35 USC 103 - the obviousness section of the patent codes is often a little baffling to outside observers, and sometimes to insiders. But we need to spend a little time dealing with it because you will find that it is often a major issue as you pursue the steps for getting a patent.
We will start that consideration here in part I.
Sometimes in client discussions, especially when a client has just read a competitors patent, the comment is made - "How can they get a patent for that - it is so obvious." And quite frankly it is obvious - after you have read their patent.
This aspect is important in trying to get your head around obviousness - if you are a good engineer or scientist and you have just read an explanation of an invention - it should become obvious. In fact, the patent is supposed to be written
"in such full, clear, concise, and exact terms as to enable any person skilled in the art to which it pertains, or with which it is most nearly connected, to make and use the same...."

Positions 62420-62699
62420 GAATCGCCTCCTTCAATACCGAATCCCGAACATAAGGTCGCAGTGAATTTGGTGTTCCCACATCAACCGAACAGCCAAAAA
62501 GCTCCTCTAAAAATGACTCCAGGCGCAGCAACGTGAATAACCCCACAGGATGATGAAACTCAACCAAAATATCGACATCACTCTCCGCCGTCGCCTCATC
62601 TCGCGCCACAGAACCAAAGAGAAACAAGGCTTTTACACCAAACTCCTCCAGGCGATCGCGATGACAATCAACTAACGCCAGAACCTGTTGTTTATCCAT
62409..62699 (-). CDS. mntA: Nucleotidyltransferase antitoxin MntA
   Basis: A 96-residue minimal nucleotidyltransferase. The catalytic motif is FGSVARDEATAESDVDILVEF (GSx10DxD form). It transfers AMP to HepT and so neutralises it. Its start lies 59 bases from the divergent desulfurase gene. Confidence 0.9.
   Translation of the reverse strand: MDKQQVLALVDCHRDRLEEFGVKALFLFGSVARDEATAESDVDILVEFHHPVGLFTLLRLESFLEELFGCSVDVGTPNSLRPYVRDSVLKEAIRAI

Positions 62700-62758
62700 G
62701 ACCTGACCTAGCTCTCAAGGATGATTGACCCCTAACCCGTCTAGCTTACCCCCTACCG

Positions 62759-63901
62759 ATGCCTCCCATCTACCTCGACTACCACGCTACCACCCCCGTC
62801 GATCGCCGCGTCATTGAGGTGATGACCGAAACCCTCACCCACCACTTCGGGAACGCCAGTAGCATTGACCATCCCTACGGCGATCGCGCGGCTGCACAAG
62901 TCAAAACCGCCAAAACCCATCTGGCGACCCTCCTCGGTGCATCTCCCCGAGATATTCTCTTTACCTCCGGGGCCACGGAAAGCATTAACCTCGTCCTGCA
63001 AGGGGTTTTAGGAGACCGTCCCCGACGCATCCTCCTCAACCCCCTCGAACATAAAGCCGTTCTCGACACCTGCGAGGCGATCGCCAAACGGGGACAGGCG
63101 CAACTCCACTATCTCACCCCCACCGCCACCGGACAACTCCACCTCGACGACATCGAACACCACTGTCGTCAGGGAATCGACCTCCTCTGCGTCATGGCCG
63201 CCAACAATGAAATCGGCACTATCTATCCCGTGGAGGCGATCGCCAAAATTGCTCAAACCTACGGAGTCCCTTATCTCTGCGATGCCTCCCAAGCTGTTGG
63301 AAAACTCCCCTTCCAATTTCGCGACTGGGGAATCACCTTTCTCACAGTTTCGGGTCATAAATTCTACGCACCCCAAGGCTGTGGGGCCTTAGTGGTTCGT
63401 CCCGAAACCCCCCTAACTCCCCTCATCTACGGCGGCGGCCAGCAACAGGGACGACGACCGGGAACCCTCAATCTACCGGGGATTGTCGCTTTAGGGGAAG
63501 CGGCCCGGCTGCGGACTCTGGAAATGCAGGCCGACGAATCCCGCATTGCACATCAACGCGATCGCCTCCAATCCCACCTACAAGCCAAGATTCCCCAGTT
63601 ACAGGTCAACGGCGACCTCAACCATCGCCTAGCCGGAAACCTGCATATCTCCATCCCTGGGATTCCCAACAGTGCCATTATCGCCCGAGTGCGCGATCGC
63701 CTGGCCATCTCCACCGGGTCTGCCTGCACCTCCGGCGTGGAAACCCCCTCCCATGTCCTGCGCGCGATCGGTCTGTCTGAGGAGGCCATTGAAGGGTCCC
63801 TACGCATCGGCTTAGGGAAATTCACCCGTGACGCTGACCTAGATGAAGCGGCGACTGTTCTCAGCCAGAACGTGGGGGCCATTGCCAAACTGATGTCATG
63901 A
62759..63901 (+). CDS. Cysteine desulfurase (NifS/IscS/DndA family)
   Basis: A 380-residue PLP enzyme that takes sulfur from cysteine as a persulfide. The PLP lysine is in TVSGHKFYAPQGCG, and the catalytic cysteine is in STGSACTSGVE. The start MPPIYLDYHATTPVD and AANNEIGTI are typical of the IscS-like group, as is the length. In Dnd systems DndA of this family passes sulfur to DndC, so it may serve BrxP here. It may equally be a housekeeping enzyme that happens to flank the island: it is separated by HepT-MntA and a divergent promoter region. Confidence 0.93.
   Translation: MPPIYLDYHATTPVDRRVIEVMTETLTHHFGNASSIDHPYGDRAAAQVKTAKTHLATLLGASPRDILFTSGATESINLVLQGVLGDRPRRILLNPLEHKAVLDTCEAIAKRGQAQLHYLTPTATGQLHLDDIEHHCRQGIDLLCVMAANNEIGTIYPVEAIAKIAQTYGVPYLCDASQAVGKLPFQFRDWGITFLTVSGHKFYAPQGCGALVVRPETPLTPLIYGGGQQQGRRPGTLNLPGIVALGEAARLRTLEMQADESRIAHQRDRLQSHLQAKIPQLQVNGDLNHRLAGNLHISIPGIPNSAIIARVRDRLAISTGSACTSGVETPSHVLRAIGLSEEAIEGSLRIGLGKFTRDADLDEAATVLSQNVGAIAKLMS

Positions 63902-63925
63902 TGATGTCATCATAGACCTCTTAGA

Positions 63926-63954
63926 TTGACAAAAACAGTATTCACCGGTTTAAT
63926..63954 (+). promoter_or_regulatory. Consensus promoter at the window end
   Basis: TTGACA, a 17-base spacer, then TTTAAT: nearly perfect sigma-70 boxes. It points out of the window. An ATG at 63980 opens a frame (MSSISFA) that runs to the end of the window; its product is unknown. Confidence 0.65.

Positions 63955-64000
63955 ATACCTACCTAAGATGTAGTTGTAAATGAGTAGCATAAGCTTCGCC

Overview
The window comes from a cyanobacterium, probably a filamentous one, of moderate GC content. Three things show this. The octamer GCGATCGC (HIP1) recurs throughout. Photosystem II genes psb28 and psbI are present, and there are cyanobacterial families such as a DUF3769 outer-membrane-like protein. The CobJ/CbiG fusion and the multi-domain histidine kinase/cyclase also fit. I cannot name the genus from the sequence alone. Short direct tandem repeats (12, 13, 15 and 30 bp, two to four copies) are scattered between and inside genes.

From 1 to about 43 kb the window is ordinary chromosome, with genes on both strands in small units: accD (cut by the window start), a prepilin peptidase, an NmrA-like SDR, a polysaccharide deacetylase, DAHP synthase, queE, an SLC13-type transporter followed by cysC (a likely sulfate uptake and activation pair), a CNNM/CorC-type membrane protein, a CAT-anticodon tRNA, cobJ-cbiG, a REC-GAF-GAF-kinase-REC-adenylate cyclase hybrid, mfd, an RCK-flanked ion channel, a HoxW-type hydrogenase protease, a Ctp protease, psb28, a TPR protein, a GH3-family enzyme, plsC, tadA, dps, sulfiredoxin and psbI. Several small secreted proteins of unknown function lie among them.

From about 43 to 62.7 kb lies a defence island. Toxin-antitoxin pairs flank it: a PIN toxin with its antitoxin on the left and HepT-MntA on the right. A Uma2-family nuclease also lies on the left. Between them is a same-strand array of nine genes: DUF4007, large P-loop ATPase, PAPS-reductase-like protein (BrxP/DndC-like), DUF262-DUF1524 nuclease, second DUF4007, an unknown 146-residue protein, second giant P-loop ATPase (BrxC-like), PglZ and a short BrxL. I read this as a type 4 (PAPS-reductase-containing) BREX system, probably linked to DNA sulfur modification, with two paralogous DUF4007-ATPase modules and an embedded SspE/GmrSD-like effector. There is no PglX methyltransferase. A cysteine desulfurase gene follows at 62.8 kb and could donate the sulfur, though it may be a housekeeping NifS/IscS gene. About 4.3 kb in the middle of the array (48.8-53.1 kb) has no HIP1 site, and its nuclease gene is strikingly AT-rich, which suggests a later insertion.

You may remember that language from our article on the written description.
So once you have read the patent - the invention can seem obvious to a "person having ordinary skill in the art".
But this simply won't do. If that is the criteria all inventions are obvious.
So how has patent law dealt with this issue? One way is to not allow the use of hindsight - after you have read the complete explanation of the invention. The determination should be done by postulating what was known by a person of ordinary skill in the art when the invention was made. And that means examining the prior art - not the patent in question.
But again - how is it dealt with? The guidelines for obviousness have evolved over the years based on our old friend - case law.
Let's first look at 35 USC 103
35 U.S.C. 103 Conditions for patentability; non-obvious subject matter.
How this fairly short paragraph has been interpreted will be discussed further in part II on 35 USC 103.
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Mike Ervin - Cost Effective Small Business Patent Protection.
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